The Independent Pharmacy

What Medications Can Cause Hair Loss?

Scott McDougall
Scott McDougallMPharmDirector & Registered Manager

Reviewed on 15 Jan 2024

Losing hair or going bald can happen to anyone! Many everyday prescription medicines carry the risk of affecting healthy hair growth. Cholesterol pills like Lipitor, blood pressure medications such as Ramipril, some cancer drugs, hormone therapy, blood thinners, antifungals for infections, and even common antidepressants have been linked with hair thinning and excess shedding.

Each medicine can influence factors like blood flow to the scalp, hormone levels, or the supply of nutrients that keep hair follicles healthy. Still, predicting who will be affected or how much hair someone might lose is tricky. Your genes, age, dosage, and other aspects of your medical background all matter. If you notice more hairs than usual on your brush or pillow, it's understandable to feel concerned. Remember, it's important to talk to your doctor about your options. Together, you can work on staying healthy while also addressing your hair concerns.

Medications That Cause Hair Loss

Does Atorvastatin Cause Hair Loss?

Yes, statins like the popular cholesterol drug Lipitor (Atorvastatin) may trigger temporary hair shedding or thinning in some users. Atorvastatin works by reducing the levels of 'bad' cholesterol, which helps lower the risk of heart disease. However, this reduction in cholesterol can also affect certain natural processes in the body that are important for the growth of hair. Still, observable hair loss is relatively rare, seen in less than 1% of study participants taking atorvastatin long-term. Genetic predisposition, age, dosage, and lifestyle habits influence balding risks on cholesterol medications.

If you're experiencing worrying changes in your hair while on atorvastatin, it's important to know that you're not alone. Discussing treatment adjustments or alternatives with your physician can help you find a solution that respects both your health and your feelings.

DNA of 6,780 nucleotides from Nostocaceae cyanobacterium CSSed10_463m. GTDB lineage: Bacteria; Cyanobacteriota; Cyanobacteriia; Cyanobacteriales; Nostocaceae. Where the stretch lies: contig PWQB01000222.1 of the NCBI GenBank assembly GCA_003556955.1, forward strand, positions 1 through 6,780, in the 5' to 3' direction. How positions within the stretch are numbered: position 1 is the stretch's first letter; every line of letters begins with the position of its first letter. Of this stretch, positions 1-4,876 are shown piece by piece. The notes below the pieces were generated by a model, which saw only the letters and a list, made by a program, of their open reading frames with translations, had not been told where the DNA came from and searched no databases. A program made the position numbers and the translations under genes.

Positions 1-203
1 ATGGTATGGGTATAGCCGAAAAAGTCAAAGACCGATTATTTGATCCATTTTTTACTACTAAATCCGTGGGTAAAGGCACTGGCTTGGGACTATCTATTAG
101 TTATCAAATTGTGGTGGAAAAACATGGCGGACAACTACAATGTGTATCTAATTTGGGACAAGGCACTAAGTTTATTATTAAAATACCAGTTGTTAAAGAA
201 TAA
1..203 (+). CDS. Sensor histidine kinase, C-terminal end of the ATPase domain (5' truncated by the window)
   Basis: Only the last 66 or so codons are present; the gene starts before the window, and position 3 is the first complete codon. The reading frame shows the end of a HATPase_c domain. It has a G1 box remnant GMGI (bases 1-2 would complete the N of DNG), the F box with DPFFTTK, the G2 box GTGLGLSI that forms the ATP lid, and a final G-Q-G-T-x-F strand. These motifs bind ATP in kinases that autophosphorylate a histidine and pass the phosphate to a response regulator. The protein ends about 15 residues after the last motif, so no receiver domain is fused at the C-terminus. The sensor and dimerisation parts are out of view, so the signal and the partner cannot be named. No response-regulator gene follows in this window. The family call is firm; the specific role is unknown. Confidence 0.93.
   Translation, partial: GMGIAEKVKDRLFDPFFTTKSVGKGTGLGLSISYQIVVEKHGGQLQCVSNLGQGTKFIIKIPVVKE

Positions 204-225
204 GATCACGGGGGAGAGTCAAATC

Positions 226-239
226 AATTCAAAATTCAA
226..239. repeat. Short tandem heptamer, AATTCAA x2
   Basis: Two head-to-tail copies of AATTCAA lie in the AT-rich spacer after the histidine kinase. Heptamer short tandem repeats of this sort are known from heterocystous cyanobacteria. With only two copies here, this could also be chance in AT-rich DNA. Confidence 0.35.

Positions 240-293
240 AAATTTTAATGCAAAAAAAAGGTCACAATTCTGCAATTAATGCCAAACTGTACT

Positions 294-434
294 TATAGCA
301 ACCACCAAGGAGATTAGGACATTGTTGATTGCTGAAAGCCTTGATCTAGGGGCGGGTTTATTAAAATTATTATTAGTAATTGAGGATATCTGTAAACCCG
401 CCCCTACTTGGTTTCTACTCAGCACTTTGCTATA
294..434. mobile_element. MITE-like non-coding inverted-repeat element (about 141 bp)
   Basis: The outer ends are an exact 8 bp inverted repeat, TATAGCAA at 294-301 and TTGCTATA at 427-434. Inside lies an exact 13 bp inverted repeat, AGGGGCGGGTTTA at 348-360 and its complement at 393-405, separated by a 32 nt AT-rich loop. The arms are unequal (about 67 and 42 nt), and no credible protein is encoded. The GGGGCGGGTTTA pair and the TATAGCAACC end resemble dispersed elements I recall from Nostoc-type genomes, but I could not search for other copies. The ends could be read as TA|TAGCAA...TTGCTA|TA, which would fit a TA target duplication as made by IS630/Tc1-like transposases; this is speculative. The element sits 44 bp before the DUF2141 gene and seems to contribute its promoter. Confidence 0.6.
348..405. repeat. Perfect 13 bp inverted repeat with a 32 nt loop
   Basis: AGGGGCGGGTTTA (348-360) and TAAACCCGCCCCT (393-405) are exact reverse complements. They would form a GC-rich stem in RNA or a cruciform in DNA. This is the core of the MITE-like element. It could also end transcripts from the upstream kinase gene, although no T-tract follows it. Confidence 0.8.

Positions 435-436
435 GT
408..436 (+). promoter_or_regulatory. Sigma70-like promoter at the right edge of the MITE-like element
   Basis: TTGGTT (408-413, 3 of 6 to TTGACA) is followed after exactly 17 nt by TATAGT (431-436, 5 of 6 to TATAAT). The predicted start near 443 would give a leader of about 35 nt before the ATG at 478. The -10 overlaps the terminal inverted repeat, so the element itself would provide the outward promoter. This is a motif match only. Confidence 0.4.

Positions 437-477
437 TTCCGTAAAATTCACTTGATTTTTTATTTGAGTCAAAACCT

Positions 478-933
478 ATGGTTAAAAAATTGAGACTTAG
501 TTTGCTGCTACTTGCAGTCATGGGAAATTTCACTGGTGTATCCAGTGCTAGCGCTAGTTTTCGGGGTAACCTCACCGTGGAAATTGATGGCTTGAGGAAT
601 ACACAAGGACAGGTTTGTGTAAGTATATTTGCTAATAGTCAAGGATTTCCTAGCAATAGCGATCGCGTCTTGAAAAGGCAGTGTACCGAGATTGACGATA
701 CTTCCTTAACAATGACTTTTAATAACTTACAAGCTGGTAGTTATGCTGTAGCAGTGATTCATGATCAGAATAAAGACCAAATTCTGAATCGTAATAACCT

Does Ramipril Cause Hair Loss?

Ramipril is a type of medication called an ACE inhibitor, which is used to lower high blood pressure and to treat heart failure. Ramipril helps to lower blood pressure by relaxing the blood vessels, which improves blood flow throughout the body. However, this might result in less blood flow to the hair follicles on the scalp in some people, potentially leading to hair loss. Some ramipril users report noticeable hair shedding or thinning, which could relate to changes in local nutrient and oxygen levels. Risks are higher in those predisposed to balding due to health conditions, genetics, age, or other factors.

However, health providers can help patients balance cardiac care with hair retention by adjusting ramipril dosage or exploring substitute medications if needed.

Do Statins Cause Hair Loss?

Yes, statins may cause temporary hair loss issues like excessive thinning or shedding in a small proportion of users. Statins such as the commonly prescribed cholesterol drug Lipitor (atorvastatin) lower risks of artery-clogging fatty buildup and heart disease by reducing liver production of "bad" LDL cholesterol. However, impeding cholesterol synthesis pathways could also disrupt biological processes that help regenerate hair follicles over typical growth cycles.